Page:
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Upon completion of his Ph D degree in Biophysical Chemistry at California Institute of Technology in 1972, he joined UCSD as a NIH Postdoctoral Fellow to carry out pioneer work on general ligand affinity chromatography. In 1976, he studied enzymology and biochemical genetic at the National Institute of Health and in 1981, he was appointed as a faculty member and director of the Andrology Laboratory at the University of British Columbia. During the last two decades, he has created numerous monoclonal antibodies for diagnostic and therapeutic applications in human health care, including RP215 and GHR106 for potential use as anti-cancer drugs.
Research and Development of Antibody-Based Anti-Cancer Drugs
- RP215 monoclonal antibody was shown to recognize specifically a carbohydrate-associated epitope located on the variable regions of cancer cell expressed immunoglobulins, designated in general as CA215.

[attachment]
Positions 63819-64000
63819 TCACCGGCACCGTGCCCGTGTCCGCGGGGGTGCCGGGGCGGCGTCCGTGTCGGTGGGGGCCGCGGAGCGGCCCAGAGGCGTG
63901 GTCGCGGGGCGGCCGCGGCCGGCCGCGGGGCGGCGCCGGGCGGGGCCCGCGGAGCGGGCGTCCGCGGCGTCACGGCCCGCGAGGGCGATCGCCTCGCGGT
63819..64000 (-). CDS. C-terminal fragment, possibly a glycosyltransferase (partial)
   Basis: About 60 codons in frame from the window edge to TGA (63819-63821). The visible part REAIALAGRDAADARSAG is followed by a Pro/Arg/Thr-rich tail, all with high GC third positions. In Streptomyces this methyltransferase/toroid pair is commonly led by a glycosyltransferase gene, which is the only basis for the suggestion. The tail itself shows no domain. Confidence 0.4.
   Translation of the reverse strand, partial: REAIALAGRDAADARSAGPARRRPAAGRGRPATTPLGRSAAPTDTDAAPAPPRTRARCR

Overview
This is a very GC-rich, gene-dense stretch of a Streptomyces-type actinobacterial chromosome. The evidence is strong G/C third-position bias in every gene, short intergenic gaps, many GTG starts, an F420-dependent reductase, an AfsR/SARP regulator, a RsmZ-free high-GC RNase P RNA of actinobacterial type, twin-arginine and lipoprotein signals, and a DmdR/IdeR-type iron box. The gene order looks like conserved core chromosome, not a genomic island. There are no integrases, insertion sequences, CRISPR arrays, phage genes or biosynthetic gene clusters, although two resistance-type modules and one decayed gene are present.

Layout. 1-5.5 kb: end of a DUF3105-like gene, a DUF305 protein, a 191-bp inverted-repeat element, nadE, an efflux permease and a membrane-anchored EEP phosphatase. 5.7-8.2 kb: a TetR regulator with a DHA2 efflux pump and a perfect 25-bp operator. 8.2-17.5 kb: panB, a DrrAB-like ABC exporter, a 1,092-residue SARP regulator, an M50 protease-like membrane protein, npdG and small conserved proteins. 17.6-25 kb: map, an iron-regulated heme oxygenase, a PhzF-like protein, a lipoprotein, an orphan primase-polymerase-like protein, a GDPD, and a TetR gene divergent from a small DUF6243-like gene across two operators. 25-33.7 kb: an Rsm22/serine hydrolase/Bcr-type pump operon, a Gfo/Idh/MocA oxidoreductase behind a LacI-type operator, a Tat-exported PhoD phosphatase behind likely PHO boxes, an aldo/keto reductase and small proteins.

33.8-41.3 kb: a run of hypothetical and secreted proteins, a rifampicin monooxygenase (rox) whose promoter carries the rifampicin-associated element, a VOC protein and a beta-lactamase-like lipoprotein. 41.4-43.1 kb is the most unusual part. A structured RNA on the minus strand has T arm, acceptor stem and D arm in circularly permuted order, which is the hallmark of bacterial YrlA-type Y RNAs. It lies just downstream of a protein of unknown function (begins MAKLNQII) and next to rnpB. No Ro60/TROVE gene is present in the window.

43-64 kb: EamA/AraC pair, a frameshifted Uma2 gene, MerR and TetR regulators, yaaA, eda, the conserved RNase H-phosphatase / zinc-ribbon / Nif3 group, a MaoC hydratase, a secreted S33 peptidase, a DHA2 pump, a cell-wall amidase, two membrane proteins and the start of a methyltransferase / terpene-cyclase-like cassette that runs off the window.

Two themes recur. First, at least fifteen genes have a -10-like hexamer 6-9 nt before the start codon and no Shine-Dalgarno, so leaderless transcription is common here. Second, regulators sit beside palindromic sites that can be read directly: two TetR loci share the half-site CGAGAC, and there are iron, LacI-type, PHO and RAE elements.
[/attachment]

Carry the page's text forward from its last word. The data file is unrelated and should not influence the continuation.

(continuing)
- Structural elucidation of carbohydrate-associated epitope in CA215 which is recognized by RP215 monoclonal antibody (Mab)
- Humanizations of RP215 Mab for preclinical studies
- Generations of Rat anti-idiotype Mabs as candidates for the development of anti-cancer vaccines in humans
- Establishment of an Anti-GnRH receptor Mab, GHR106, as a substitute of short-acting GnRH analogs for antibody-based anti-cancer drugs, as well as preclinical studies.
- Elucidation of mechanisms of action for RP215 and GHR106 as antibody-based anti-cancer drugs.
- Elucidation of a carbohydrate-associated epitope recognized by RP215 monoclonal antibody.
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